Missouri Town Is Running On Vapor — And Thriving The town of Rock Port in northwest Missouri is the first community in the United States to be completely powered by wind. The small community owes its energy independence to the presence of four massive wind turbines.

Missouri Town Is Running On Vapor — And Thriving

Missouri Town Is Running On Vapor — And Thriving

  • Download
  • <iframe src="https://www.npr.org/player/embed/93208355/93473068" width="100%" height="290" frameborder="0" scrolling="no" title="NPR embedded audio player">
  • Transcript

Four wind turbines provide energy to Rock Port's small community of 1,300 residents. BackStage/Flickr hide caption

toggle caption
Alice Kreit/NPR
Locator map
Alice Kreit/NPR

As the United States grapples for ways to break its dependence on foreign energy sources, one tiny town in Missouri seems to have it figured out.

Rock Port, in the northwest tip of the state, has been on the decline for decades, and its population dwindles each year. But a walk up to the old cemetery shows something that has put the wind, literally, back in the town's sails: four massive turbines.

It's the first community in the United States to be powered completely by wind. The town's four turbines generate more electricity than Rock Port's 1,300 residents use — making the town truly energy-independent.

The U.S. Department of Energy wants to make wind energy the source of 20 percent of the country's electricity. Officials admit this could take decades. So how did Rock Port do it? Mayor Helen Jo Stevens says she still wonders "how did this ever happen to a little old town like ours?"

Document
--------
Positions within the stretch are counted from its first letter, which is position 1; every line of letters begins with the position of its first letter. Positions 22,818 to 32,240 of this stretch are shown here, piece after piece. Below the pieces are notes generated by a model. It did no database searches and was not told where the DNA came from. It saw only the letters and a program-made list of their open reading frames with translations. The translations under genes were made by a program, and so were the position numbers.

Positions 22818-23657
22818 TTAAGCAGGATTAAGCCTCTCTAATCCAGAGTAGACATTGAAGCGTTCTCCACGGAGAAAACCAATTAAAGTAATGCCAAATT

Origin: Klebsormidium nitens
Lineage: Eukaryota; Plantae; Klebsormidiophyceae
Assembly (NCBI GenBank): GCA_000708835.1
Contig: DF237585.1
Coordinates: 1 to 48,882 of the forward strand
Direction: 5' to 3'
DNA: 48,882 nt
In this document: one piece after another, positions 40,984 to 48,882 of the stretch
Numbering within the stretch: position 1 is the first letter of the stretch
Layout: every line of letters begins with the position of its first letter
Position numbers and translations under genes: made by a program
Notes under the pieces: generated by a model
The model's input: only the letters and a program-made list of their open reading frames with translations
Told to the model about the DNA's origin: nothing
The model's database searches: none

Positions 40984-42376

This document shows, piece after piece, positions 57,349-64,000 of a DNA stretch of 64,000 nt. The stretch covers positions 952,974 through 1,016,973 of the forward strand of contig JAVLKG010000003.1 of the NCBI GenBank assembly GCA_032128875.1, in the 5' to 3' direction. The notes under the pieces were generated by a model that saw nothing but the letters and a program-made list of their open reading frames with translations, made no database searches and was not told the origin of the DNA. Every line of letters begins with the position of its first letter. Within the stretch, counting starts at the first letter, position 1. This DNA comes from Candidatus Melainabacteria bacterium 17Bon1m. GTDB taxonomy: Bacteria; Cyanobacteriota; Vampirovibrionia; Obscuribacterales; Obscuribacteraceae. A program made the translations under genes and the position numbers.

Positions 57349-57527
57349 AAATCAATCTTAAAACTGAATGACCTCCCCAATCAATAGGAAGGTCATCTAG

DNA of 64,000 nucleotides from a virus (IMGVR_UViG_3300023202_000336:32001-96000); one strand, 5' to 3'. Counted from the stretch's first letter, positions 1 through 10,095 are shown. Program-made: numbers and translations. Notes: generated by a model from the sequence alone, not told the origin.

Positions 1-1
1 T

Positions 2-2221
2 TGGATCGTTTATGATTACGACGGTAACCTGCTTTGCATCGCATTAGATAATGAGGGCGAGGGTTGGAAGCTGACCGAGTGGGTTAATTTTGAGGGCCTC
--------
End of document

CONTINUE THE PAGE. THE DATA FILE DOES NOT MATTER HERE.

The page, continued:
The turbines were the brainchild of resident Eric Chamberlain, who used to work at a mortuary. He says the idea came to him as he was driving to a funeral in northern Iowa. On the way, he passed some wind turbines and thought, "Why can't we do this? We've got wind." He began researching the technology and eventually started recording wind data.

When a wind power developer arrived in the region, Chamberlain made a strong case for why investors should consider Rock Port. Eventually, the John Deere tractor company leased some land and partnered with St. Louis-based Wind Capital Group to bring in Rock Port's wind turbines. There are more than 20 turbines located outside city limits, but the four located in Rock Port are wired to the power grid and provide residents with more power than they can use.

As Chamberlain looks at the turbines today, he says, "Did I ever think this would happen? Naw, not in a million years. ... This is beyond my imagination."

Raymond Henagan runs a small phone, cable and data storage company in Rock Port. He says that when Chamberlain told him about the wind-farm idea, he told him he was off his rocker.

But Henagan says he's seen how much the wind farm has helped protect the town from the rising costs of energy, and skyrocketing prices. "If we can stabilize some of these costs, we can provide good jobs for the future of these young people," he says.

Of course, the wind doesn't always blow in Rock Port, and on days when it's still, residents buy power off the grid. But on most days, the wind generates enough power for the city to export energy. Residents hope their status as the nation's first wind-powered city will help them stop exporting another valuable commodity: its people.

Frank Morris reports for member station KCUR.